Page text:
Jack Frost nipping on your nose,
Yuletide carols being sung by a choir,
And folks dressed up like Eskimos.”
While roasting them on an open fire would be lovely, it’s easy and fun to learn how to roast chestnuts in the oven.
What are chestnuts?
- Chestnuts are a group of eight or nine species of deciduous trees and shrubs. Oak trees are in the same family, which is why the nuts look similar to acorns.
- The trees are native to temperate areas of the Northern Hemisphere.
- Chestnuts are considered to be an ancient nut, and are said to be one of the first foods consumed by mankind.
- Uncooked, chestnuts are covered in a hard shell and are about the size of a walnut in its shell. They are referred to as “true nuts” which means they must be cooked before using.
- In stores — mostly during the holiday season — you can find chestnuts steamed and jarred, or puréed and canned, and shelled and roasted in the refrigerated, produce section of most markets.
- You can also buy chestnut flour which does not rise, but is delicious in various baked goods, like these Chestnut Chocolate Chip Cookies.
- Chestnuts are one of the lowest fat nuts, with less than 2% fat!
What do chestnuts taste like?
Chestnuts are different from most nuts in that they are unexpectedly soft and slightly chewy. Some people think the texture is similar to a baked potato.
When chestnuts are cooked, they’re flavor is rich, buttery, subtly sweet and earthy. (Do not eat them raw!)
Their texture and flavor makes them delicious in both sweet and savory recipes.
How to Use Roasted Chestnuts
In addition to being fabulous to munch on as they are, roasted chestnuts can be used in all sorts of both sweet and savory recipes. You make soups, stews, stuffings, cakes, cookies, and then some.
How long can you store them?
To eat them on their own, roasted chestnuts are at their best right after they’re roasted. If you’re planning to use them in recipes, they can be stored in the refrigerator for a few days.
Recipes with chestnuts:
- Chestnut Butter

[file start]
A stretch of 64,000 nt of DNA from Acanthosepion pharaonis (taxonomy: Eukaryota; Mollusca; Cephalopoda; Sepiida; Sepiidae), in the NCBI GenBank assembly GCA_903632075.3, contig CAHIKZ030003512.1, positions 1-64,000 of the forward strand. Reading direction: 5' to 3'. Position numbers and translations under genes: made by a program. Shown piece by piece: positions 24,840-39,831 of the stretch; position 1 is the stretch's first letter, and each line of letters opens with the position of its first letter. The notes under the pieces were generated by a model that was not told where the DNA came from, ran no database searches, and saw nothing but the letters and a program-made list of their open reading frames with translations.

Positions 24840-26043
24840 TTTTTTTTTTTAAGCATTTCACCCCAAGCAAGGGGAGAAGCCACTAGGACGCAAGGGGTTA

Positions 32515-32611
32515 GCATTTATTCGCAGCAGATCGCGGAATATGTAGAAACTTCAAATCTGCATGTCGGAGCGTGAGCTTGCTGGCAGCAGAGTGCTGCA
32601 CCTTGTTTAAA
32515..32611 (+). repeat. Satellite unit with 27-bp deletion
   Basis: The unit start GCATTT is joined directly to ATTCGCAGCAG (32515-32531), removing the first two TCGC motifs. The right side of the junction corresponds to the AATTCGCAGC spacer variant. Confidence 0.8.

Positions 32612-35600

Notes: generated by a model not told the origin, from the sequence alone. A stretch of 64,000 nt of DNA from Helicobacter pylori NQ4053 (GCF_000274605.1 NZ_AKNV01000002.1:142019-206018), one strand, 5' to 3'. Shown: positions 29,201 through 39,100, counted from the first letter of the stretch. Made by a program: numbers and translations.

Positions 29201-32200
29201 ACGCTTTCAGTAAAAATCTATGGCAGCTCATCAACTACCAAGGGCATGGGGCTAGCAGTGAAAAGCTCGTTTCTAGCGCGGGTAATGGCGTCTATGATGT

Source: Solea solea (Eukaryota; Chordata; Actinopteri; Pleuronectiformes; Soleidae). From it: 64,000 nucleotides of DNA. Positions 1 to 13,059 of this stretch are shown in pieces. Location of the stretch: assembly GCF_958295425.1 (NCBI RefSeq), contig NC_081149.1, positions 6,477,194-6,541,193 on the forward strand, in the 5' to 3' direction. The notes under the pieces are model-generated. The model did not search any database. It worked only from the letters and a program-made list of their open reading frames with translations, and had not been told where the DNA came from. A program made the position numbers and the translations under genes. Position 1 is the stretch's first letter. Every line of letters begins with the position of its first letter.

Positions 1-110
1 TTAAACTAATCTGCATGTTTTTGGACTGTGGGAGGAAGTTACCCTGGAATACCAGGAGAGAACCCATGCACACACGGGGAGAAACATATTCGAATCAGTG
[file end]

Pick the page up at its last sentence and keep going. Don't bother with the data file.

- Chocolate Chip Chestnut Cookies
- Braised Chestnuts and Pearl Onions
- Cream of Chestnut Potato Soup
Tips for Roasting Chestnuts
- I’ve had my Italian chestnut knife for over ten years, and though it doesn’t get used but a few times a year, I love having it in my knife drawer. Ideally, you will use one for your chestnuts, but if you don’t have one, a sharp paring knife works too.
- Chestnuts have an outer shell and inner skin. When you’re scoring them with the knife, they idea is to only cut through both of these, but if you cut into the actual nut a bit, that’s okay!
- Many people find they’re even easier to peel if they’re soaked in hot water for a minute or so, and patted dry, before they’re roasted.
- They must still be warm when you peel them. The cooler they become, the harder they’ll be to peel.
Once you know how to roast and peel chestnuts, they’re the perfect winter afternoon, weekend cooking project.
And it will lead you to many wonderful chestnut-filled dishes!
How To Roast And Peel Chestnuts
- 1 pound whole, raw chestnuts
- Set oven and prepare nuts. Preheat the oven to 425°F. Use a chestnut knife (or sharp paring knife) to make a large X through the shell and inner skin on the round side of the chestnuts. Place them, flat side down, on a baking sheet as you go.
- Roast. Roast them in the preheated 425°F oven until all of the skins have peeled back, away from the chestnut, about 25 minutes. (There will always be a few that don’t cooperate.) Remove them from the oven and cover them with a kitchen towel for about 5 minutes before peeling. (They must still be warm to peel them.)
- Peel. Use your hands to peel the shell and skin off each nut, away from the X. (If the inner skin doesn’t come off with the shell, use the tip of your knife to help work it off the nut.) If some of the nuts become too cool before you’re able to peel them, simply pop them back in oven for a couple of minutes to loosen the skins again.
Cooking On The Weekends is a participant in the Amazon Services LLC Associates Program, an affiliate advertising program designed to provide a means for sites to earn advertising fees by advertising and linking to Amazon.com.